Cationic antimicrobial peptides are produced by almost all species of life as a component of their immediate non-specific defense against infections. The assets of these peptides in clinical application include their potential for broad-spectrum activity, rapid bactericidal activity and low propensity for resistance development, whereas possible disadvantages include their high cost, limited stability (especially when composed of L-amino acids), and unknown toxicology and pharmacokinetics. Initial barriers to their success are being increasingly overcome with the development of stable, more cost-effective and potent broad-spectrum synthetic peptides. Thus, there is hope that they will spawn a new generation of antimicrobials with a broad range of topical and systemic applications against infections.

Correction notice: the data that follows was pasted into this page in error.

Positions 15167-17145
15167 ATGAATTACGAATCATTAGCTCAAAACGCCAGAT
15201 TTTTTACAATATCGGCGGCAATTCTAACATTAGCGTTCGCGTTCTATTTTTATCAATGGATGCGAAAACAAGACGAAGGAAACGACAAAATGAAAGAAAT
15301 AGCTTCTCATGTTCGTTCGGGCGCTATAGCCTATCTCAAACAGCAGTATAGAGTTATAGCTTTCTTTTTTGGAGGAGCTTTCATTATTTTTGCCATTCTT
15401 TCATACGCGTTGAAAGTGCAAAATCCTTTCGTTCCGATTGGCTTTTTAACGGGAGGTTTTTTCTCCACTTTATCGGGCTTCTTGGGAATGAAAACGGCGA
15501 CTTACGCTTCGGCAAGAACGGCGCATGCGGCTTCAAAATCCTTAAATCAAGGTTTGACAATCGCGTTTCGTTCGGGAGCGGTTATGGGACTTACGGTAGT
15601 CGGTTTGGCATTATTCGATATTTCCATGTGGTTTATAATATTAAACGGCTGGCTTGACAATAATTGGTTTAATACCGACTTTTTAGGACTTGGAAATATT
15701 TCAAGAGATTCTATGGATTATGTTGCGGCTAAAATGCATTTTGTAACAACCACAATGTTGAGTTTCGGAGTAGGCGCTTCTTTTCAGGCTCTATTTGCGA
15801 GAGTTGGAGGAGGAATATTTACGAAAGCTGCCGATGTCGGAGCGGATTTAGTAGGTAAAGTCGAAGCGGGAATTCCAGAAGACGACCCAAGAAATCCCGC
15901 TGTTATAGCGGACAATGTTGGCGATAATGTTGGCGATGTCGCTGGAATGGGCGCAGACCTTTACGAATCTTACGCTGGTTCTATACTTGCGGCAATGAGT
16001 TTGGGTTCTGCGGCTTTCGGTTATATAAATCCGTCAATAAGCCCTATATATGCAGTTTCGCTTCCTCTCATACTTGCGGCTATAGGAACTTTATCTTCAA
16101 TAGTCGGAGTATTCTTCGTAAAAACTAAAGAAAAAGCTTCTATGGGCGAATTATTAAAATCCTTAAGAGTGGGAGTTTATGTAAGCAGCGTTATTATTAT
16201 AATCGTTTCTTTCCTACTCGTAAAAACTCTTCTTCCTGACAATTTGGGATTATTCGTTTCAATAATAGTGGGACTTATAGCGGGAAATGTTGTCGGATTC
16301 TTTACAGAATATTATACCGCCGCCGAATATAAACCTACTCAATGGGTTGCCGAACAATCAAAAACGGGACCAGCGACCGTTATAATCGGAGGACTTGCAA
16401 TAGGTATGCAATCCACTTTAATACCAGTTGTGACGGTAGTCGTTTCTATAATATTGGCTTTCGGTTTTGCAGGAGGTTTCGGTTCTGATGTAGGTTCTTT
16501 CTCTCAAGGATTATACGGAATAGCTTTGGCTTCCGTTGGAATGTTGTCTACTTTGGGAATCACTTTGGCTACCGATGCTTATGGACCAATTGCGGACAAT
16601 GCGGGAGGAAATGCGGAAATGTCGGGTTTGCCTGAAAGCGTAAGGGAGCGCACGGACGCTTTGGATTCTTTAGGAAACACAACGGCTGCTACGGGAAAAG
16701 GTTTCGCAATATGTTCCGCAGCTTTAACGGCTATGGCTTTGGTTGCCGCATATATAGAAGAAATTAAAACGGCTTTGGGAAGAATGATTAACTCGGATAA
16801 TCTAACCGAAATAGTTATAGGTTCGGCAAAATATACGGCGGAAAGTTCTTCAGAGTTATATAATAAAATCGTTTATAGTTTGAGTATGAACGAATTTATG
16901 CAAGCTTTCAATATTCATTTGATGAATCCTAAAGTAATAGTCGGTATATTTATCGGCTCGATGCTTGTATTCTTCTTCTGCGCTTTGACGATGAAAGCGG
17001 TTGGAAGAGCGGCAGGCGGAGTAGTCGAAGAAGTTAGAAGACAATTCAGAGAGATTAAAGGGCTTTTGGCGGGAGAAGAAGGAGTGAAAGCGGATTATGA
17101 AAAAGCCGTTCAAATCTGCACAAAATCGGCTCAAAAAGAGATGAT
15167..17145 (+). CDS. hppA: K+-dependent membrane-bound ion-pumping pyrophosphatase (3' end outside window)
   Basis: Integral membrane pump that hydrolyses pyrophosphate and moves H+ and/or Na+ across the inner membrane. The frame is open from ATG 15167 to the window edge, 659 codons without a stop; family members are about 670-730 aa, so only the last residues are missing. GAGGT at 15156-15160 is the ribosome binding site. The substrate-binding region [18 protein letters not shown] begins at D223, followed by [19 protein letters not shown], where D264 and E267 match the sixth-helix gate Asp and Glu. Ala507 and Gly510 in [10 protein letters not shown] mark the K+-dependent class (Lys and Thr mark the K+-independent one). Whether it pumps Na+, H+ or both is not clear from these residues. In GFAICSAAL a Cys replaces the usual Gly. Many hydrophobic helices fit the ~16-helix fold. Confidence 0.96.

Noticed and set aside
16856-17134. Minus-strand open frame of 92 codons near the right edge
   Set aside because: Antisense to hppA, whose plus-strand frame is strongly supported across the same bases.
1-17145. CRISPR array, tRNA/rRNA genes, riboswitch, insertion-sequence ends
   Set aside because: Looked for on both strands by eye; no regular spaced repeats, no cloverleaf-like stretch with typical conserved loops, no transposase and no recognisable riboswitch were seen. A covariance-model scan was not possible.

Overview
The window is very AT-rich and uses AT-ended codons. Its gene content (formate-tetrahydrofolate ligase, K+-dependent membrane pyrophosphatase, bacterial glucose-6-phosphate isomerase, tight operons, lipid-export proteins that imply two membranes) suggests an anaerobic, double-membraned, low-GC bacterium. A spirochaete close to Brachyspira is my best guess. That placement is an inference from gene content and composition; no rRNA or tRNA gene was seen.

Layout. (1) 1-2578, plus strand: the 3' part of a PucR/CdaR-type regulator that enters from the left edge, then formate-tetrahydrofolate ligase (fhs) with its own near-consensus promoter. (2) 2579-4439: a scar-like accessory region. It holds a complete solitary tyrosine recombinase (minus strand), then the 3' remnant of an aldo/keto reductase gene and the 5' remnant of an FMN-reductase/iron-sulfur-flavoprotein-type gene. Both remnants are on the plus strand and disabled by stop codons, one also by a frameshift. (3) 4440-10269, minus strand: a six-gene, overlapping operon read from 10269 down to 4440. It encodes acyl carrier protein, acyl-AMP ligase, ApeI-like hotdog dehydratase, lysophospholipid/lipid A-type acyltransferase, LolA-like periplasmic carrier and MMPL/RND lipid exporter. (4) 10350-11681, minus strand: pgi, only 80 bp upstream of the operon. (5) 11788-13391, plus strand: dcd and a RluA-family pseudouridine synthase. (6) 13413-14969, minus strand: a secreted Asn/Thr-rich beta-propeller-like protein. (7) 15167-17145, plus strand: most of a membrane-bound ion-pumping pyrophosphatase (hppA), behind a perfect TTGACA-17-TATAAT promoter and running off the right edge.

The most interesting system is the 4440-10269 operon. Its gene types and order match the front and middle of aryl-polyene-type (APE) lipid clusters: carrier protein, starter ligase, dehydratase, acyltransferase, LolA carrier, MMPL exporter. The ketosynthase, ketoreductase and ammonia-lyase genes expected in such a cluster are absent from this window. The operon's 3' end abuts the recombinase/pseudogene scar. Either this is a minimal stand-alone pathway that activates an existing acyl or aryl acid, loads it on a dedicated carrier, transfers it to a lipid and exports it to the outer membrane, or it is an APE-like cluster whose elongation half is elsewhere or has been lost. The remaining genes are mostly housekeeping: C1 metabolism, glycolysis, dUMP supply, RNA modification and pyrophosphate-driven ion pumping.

ASJC Scopus subject areas
- Cellular and Molecular Neuroscience